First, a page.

Target: Alberta Minister for Indigenous Relations Richard Feehan
Goal: Applaud the repeal of a law that prevented First Nations people from fully asserting their treaty rights.
A law that made it easier to approve oil sand and other natural resource exploration on First Nations land communities in Alberta will be repealed according to Alberta Minister for Indigenous Relations Richard Feehan. The law established a levy on businesses to fund the consultation process with First Nations peoples and established a centralized authority to oversee the consultation process.
Bill 22–the law in question–was touted by the previous provincial government as a step forward in relations between the province’s First Nations communities and the provincial government. However, the law was written and passed without consulting First Nations leaders in the province and was widely viewed as an impediment to the sovereign right of each community to negotiate on its own behalf.
This was most notably evident in the fact that the Aboriginal Consultation Office that the bill created had the final say in what form consultation took and in judging when companies had done their due diligence. Furthermore, in practice, the process outlined in the law meant that the province could claim to be engaged in consultation with First Nations communities while simultaneously approving projects on and bordering their land. Bill 22 has led to at least two separate lawsuits against the provincial government.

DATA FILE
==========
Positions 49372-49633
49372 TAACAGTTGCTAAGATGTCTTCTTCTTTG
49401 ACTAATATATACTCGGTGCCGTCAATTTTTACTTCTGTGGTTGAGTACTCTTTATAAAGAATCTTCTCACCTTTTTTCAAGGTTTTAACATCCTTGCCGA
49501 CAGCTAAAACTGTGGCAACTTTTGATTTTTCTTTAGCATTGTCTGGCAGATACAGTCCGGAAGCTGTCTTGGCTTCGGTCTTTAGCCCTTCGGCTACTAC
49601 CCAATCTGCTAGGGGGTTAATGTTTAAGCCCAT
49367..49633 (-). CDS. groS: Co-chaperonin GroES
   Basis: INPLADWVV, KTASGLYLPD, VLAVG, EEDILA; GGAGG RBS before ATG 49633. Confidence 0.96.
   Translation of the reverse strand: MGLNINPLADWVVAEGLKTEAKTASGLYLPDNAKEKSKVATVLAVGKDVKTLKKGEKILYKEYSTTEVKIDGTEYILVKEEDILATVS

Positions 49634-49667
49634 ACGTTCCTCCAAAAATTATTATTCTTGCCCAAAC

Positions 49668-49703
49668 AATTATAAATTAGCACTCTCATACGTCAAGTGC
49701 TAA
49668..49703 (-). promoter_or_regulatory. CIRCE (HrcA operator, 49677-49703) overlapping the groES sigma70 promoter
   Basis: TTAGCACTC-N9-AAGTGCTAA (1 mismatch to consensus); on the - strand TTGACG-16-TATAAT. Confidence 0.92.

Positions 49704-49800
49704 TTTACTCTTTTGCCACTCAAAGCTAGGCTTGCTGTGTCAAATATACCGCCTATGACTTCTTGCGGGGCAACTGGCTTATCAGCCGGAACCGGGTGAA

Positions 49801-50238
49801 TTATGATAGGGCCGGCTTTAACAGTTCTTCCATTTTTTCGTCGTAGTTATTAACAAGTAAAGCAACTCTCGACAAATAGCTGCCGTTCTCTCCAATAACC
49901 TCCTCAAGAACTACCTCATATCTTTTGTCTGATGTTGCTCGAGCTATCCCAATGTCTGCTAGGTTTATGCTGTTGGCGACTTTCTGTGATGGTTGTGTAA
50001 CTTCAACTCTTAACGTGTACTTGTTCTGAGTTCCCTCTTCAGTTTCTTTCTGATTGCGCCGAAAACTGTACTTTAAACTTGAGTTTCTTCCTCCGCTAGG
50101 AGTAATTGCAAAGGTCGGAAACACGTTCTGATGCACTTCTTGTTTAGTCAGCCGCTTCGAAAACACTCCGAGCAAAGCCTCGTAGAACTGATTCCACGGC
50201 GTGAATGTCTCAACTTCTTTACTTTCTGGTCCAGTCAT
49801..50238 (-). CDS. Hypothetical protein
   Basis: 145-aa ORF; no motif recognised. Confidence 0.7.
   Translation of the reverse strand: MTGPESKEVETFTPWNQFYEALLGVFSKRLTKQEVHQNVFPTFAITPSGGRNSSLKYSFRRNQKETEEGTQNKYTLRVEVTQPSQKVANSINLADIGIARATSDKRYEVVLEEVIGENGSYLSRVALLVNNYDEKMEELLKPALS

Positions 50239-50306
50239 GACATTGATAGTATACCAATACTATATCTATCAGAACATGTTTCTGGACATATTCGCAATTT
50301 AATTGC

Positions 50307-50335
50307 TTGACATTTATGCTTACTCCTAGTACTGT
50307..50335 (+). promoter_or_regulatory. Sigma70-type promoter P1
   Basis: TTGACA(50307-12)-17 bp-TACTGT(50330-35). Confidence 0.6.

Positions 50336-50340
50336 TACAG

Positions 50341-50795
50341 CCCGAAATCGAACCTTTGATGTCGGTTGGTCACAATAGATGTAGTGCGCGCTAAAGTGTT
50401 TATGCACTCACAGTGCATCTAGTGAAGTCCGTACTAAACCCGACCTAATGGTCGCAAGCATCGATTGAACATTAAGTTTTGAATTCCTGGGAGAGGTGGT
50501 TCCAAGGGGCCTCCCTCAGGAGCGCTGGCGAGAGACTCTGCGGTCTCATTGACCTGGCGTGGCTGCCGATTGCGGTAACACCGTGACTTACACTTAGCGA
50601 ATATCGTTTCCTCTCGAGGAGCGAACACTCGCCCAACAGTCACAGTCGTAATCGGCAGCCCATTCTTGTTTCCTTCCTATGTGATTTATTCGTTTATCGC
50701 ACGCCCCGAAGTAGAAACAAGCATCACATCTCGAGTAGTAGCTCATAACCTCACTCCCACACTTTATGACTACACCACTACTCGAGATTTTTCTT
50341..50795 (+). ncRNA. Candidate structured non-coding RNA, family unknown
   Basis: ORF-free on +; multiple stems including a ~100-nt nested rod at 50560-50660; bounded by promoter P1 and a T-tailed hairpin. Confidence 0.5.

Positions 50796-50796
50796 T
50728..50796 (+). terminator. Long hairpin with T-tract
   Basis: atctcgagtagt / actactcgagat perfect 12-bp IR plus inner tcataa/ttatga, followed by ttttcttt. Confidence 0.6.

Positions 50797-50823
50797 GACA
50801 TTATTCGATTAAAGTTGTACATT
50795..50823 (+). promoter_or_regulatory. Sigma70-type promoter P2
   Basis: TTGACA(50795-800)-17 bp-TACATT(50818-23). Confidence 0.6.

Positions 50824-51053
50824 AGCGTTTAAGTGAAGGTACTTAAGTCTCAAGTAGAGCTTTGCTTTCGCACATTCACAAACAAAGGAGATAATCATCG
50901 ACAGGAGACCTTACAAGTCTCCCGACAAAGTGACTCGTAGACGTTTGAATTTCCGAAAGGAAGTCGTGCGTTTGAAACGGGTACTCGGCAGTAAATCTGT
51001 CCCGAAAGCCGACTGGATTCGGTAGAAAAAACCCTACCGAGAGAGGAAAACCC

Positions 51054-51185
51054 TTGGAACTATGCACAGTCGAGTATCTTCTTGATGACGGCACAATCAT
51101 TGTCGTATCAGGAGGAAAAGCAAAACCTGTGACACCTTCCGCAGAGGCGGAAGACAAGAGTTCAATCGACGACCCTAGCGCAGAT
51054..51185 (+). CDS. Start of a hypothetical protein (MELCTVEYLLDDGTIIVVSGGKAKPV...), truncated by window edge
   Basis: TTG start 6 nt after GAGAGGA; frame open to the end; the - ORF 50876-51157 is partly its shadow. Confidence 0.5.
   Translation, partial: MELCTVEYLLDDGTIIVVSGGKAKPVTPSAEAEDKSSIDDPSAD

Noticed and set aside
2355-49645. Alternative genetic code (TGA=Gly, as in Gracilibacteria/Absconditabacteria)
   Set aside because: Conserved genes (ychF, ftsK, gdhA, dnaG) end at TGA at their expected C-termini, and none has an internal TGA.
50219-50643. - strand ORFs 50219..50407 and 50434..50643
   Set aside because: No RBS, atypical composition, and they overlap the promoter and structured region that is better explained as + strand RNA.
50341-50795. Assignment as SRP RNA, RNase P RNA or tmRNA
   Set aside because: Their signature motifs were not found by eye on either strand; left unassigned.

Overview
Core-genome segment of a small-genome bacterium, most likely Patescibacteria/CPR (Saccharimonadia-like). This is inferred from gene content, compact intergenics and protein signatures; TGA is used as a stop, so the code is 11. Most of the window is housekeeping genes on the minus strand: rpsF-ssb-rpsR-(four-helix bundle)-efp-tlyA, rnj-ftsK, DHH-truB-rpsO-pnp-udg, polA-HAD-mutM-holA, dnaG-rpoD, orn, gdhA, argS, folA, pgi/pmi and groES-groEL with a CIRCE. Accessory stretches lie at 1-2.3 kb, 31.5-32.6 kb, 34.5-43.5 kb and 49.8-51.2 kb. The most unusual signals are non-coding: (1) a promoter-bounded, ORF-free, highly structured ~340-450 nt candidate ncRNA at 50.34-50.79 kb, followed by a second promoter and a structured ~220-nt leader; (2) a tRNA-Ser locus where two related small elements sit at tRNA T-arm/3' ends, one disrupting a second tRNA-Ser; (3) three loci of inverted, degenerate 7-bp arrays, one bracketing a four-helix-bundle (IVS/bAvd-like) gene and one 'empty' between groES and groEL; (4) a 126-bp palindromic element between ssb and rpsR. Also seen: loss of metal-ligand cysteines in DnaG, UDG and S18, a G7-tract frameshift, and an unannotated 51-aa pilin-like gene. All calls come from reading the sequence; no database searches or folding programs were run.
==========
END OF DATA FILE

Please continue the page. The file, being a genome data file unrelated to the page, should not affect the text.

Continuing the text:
Repealing Bill 22 is an important step toward better relations between the Alberta provincial government and First Nations communities. However, more still needs to be done to ensure that First Nation communities in Alberta can fully exercise their treaty rights and have the autonomy to decide what happens on their lands. Sign our petition and applaud Minister Feehan for repealing Bill 22 and encourage the minister to continue to listen to First Nations communities in the province of Alberta.
Dear Minister Feehan,
I am writing to you in support of the planned repeal of Bill 22. Since its enactment, Bill 22 has been a source of further tension between the provincial government and First Nations communities and I believe that its repeal will ameliorate the relationship between the two.
However, while the repeal of Bill 22 is laudable, reform must not stop there. Under Bill 22, at least two projects were allowed to go ahead against the wishes of First Nations communities. These projects must be halted, and the province must investigate projects approved during the period wherein Bill 22 was provincial law. Furthermore, the province needs to ensure that future legislation affecting First Nations communities undergoes a rigorous process of review by experts on treaty rights and First Nations communities.
[Your Name Here]
Photo credit: jasonwoodhead23